This cross-sectional study recruited patients consecutively attending the Adult CF Centre at the University Hospital Leuven between September 2006 and September 2007. Patients whose disease was stable were asked to complete two questionnaires during an outpatient clinic visit as part of their annual review. Fifty seven patients (67% of the adult clinic) completed the questionnaires. Table 1 shows patient characteristics. Two patients were evaluated for lung transplantation at the time of this study. None of the patients declined to complete the questionnaires, but patients experiencing a CF exacerbation or complication, or admitted for treatment with IV antibiotics, were excluded.
2.2. Measures Health perceptions
2.2.1. HRQoL HRQoL was measured using a Dutch translation of the Teen/ Adult version of the CF Questionnaire (CFQ-14+) . This consists of 44 items across 12 scales (Table 2). The CFQ-14+ has good reliability with Cronbach alpha 0.67 to 0.94. Response choices generally included ratings of frequency and difficulty on a 4-point scale (1 = ‘always’ to 4 = ‘never’; 1 = ‘a lot of difficulty’ to 4 = ‘no difficulty’) or true/false responses (1 = ‘very true’ to 4 = ‘very false’). Scores were standardized on a 0- to 100-point scale, with higher scores representing better quality of life. 2.2.2. Anxiety and depression Anxiety and depression were assessed using the Hospital Anxiety and Depression Scale (HADS) . This screening
79.14 (6.41) 65.62 (6.20) F = 2.68, p = 0.10 71.61 (6.11) 61.84 (5.91) F = 1.54, p = 0.22 63.69 (5.25) 47.96 (5.08) F = 5.40, p = 0.02 62.43 (4.81) 48.13 (4.65) F = 5.34, p = 0.02 68.77 (4.59) 56.10 (4.44) F = 4.57, p = 0.03 65.71 (6.08) 61.60 (5.88) F = .27, p = 0.60 77.68 (6.17) 75.09 (5.97) F = .11, p = 0.75 58.02 (4.98) 43.17 (4.82) F = 5.37, p = 0.02 54.06 (6.38) 29.40 (6.17) F = 8.99, p = 0.004 75.22 (8.80) 70.64 (8.51) F = .16, p = 0.68 76.54 (4.80) 58.77 (4.65) F = 8.22, p = 0.006 78.36 (5.38) 75.40 (5.20) F = .83, p = 0.67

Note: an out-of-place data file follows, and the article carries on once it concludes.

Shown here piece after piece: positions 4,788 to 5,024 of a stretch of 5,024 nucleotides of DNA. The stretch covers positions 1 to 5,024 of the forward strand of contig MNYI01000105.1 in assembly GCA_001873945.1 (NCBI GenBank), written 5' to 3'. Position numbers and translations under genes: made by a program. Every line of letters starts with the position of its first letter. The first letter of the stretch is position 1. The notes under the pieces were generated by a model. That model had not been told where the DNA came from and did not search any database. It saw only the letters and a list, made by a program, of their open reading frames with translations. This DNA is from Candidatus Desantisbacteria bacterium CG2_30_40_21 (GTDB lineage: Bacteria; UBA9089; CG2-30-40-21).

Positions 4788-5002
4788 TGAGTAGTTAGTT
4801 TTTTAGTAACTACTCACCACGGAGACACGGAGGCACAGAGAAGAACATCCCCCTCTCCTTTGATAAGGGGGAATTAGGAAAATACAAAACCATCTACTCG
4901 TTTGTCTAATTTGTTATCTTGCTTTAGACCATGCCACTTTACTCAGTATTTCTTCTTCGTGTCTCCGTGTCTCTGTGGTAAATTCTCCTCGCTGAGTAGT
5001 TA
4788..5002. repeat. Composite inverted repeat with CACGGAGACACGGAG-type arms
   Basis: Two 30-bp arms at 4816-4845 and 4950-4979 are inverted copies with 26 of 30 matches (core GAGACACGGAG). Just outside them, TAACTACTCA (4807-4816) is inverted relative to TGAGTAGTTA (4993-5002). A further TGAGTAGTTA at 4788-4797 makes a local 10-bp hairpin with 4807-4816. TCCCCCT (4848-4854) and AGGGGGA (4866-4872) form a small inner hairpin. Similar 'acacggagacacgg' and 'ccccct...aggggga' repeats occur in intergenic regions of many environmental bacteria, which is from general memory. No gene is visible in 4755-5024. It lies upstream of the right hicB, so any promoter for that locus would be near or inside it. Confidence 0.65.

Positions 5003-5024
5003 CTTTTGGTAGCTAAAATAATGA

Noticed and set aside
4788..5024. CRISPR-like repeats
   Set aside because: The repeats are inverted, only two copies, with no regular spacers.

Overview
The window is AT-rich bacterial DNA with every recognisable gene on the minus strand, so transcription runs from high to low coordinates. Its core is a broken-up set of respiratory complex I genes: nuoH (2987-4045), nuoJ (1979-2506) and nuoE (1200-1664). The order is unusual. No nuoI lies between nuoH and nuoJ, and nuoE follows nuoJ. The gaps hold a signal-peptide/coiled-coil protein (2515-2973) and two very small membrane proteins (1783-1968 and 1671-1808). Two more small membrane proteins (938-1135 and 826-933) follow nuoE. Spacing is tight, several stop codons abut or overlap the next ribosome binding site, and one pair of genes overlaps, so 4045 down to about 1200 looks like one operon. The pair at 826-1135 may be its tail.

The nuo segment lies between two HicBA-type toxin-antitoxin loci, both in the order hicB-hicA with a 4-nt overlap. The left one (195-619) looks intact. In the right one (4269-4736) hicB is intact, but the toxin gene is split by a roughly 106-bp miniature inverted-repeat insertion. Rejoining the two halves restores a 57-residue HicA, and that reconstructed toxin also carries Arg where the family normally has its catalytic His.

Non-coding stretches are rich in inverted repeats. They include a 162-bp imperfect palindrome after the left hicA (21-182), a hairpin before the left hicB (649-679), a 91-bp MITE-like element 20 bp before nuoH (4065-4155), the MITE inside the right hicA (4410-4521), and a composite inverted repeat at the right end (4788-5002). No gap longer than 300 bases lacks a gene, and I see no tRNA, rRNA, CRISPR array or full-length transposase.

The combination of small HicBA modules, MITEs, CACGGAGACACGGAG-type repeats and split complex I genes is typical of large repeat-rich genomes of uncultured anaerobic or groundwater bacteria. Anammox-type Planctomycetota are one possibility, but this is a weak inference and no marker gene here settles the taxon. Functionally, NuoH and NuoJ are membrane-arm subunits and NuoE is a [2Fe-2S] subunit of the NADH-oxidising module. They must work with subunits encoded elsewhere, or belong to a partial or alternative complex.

72.46 (4.26) 72.29 (9.40) F = .000, p = 0.98 70.76 (4.06) 62.68 (8.96) F = .58, p = 0.45 58.41 (3.49) 53.24 (7.71) F = .33, p = 0.57 69.53 (3.19) 41.02 (7.05) F = 11.81, p = 0.001 65.11 (3.05) 59.76 (6.74) F = .45, p = 0.50 81.68 (4.04) 45.63 (8.92) F = 11.79, p = 0.001 88.78 (4.10) 64.01 (9.05) F = 5.41, p = 0.02 53.39 (3.31) 47.79 (7.31) F = .42, p = 0.51 46.85 (4.24) 36.61 (9.37) F = .86, p = 0.36 77.98 (5.85) 67.88 (12.92) F = .44, p = 0.51 68.02 (3.19) 67.29 (7.05) F = .008, p = 093 80.87 (3.57) 72.89 (7.89) F = .74, p = 0.39
Mean scores evaluated at lung function = 65.09.
instrument consists of seven items that contribute to an anxiety score and seven for a depression score, each on a four-point Likert scale (0–3) with high scores indicating more symptoms.
Table 2 CFQ-teen/adult scales (CFQ-14+) CFQ-14+ dimensions
Physical functioning Role Vitality Emotional functioning Social Body image Eating disturbances Treatment burden Health perceptions Weight Respiratory symptoms Digestive symptoms
8 2 4 5 5 3 3 2 3 1 6 2
Walking as fast as others How often were you absent from school/work during the last 2 weeks because of your illness or treatments? You felt tired You felt worried I get together with my friends a lot I think I am too thin I have to force myself to eat Compared to 3 months ago, how much time do you currently spend on your treatment? I feel healthy Have you had trouble gaining weight? Have you had trouble breathing? Have you had abdominal pain?
T. Havermans et al. / Journal of Cystic Fibrosis 7 (2008) 581–584